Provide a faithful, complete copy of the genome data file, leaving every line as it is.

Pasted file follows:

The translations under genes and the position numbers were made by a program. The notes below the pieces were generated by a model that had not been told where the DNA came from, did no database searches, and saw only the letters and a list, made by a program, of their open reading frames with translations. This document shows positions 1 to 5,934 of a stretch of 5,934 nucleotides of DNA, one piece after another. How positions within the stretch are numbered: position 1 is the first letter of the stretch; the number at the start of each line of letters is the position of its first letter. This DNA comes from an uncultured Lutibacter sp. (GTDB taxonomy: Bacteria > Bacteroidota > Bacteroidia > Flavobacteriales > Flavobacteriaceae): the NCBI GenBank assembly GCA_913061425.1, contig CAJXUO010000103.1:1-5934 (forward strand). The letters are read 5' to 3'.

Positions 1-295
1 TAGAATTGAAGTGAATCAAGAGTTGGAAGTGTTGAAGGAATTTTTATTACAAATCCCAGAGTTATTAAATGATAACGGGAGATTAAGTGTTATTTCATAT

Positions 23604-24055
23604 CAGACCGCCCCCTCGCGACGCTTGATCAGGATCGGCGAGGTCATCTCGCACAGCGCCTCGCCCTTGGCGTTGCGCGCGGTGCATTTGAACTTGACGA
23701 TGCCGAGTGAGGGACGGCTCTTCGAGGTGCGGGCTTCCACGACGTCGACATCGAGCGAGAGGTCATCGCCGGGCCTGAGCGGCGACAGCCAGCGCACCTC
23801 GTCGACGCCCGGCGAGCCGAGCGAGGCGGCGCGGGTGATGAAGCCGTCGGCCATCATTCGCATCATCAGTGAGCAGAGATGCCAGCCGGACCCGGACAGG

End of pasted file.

The translations under genes and the position numbers were made by a program. The notes below the pieces were generated by a model that had not been told where the DNA came from, did no database searches, and saw only the letters and a list, made by a program, of their open reading frames with translations. This document shows positions 1 to 5,934 of a stretch of 5,934 nucleotides of DNA, one piece after another. How positions within the stretch are numbered: position 1 is the first letter of the stretch; the number at the start of each line of letters is the position of its first letter. This DNA comes from an uncultured Lutibacter sp. (GTDB taxonomy: Bacteria > Bacteroidota > Bacteroidia > Flavobacteriales > Flavobacteriaceae): the NCBI GenBank assembly GCA_913061425.1, contig CAJXUO010000103.1:1-5934 (forward strand). The letters are read 5' to 3'.

Positions 1-295
1 TAGAATTGAAGTGAATCAAGAGTTGGAAGTGTTGAAGGAATTTTTATTACAAATCCCAGAGTTATTAAATGATAACGGGAGATTAAGTGTTATTTCATAT

Positions 23604-24055
23604 CAGACCGCCCCCTCGCGACGCTTGATCAGGATCGGCGAGGTCATCTCGCACAGCGCCTCGCCCTTGGCGTTGCGCGCGGTGCATTTGAACTTGACGA
23701 TGCCGAGTGAGGGACGGCTCTTCGAGGTGCGGGCTTCCACGACGTCGACATCGAGCGAGAGGTCATCGCCGGGCCTGAGCGGCGACAGCCAGCGCACCTC
23801 GTCGACGCCCGGCGAGCCGAGCGAGGCGGCGCGGGTGATGAAGCCGTCGGCCATCATTCGCATCATCAGTGAGCAGAGATGCCAGCCGGACCCGGACAGG